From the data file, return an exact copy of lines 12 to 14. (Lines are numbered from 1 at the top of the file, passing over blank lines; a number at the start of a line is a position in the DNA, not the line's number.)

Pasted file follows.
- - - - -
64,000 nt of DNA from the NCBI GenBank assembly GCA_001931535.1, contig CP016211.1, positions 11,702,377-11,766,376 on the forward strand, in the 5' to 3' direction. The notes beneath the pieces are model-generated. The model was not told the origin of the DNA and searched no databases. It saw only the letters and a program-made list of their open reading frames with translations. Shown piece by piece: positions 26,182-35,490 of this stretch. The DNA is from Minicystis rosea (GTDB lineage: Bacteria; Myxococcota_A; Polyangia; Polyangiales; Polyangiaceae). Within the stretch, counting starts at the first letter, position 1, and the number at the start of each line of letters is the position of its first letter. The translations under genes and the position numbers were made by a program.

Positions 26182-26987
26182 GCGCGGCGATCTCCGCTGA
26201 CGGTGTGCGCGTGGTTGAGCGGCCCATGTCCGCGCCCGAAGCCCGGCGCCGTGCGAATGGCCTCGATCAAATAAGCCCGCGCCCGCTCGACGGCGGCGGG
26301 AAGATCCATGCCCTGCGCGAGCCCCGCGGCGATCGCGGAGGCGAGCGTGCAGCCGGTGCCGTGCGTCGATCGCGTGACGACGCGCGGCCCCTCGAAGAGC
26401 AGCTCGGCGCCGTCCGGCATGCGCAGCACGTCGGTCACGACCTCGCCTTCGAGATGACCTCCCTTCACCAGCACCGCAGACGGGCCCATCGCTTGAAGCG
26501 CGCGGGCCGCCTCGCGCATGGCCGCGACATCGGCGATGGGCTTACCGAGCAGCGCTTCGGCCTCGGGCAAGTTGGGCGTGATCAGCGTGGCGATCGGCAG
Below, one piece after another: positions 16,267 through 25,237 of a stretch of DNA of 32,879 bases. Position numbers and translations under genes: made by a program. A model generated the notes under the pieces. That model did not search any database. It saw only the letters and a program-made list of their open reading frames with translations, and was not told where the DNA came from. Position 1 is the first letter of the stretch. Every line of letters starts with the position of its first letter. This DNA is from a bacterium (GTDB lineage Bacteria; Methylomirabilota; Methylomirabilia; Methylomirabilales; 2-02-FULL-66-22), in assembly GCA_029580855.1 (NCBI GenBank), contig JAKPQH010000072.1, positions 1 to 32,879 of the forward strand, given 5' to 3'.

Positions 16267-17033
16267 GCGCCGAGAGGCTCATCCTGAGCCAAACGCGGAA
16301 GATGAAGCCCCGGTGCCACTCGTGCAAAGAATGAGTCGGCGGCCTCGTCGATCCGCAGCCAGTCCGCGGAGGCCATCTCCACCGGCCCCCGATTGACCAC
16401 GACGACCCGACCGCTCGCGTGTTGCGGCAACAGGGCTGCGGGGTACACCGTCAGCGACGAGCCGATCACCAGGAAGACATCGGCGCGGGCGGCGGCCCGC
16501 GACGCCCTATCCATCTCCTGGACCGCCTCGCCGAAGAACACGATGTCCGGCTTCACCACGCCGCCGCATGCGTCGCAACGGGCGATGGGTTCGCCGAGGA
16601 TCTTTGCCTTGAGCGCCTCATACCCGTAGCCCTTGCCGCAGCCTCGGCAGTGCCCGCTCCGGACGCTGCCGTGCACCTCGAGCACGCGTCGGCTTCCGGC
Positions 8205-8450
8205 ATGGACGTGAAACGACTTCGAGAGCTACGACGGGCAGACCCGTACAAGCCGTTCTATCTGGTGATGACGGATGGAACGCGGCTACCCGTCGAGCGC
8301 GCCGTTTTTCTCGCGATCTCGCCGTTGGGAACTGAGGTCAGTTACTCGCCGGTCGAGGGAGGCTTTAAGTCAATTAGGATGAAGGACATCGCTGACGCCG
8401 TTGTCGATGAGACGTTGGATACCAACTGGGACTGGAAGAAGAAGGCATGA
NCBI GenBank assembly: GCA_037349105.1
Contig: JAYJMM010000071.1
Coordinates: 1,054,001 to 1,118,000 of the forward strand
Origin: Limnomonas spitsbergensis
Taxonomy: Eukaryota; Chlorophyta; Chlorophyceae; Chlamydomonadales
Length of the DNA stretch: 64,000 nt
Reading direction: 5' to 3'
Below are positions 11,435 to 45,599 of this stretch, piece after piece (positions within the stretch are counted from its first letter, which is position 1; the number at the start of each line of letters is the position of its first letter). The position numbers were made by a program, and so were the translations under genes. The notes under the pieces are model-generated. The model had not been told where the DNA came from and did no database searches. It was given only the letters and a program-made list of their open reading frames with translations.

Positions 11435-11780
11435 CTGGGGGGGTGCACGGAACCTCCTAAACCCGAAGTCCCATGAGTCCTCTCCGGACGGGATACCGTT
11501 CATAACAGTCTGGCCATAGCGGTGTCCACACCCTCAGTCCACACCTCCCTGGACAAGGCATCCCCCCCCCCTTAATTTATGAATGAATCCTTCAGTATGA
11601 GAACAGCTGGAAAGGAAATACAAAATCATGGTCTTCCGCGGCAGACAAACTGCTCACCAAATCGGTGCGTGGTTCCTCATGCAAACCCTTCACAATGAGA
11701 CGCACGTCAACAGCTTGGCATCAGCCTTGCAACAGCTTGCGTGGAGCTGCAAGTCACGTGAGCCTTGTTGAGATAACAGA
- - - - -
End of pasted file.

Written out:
16401 GACGACCCGACCGCTCGCGTGTTGCGGCAACAGGGCTGCGGGGTACACCGTCAGCGACGAGCCGATCACCAGGAAGACATCGGCGCGGGCGGCGGCCCGC
16501 GACGCCCTATCCATCTCCTGGACCGCCTCGCCGAAGAACACGATGTCCGGCTTCACCACGCCGCCGCATGCGTCGCAACGGGCGATGGGTTCGCCGAGGA
16601 TCTTTGCCTTGAGCGCCTCATACCCGTAGCCCTTGCCGCAGCCTCGGCAGTGCCCGCTCCGGACGCTGCCGTGCACCTCGAGCACGCGTCGGCTTCCGGC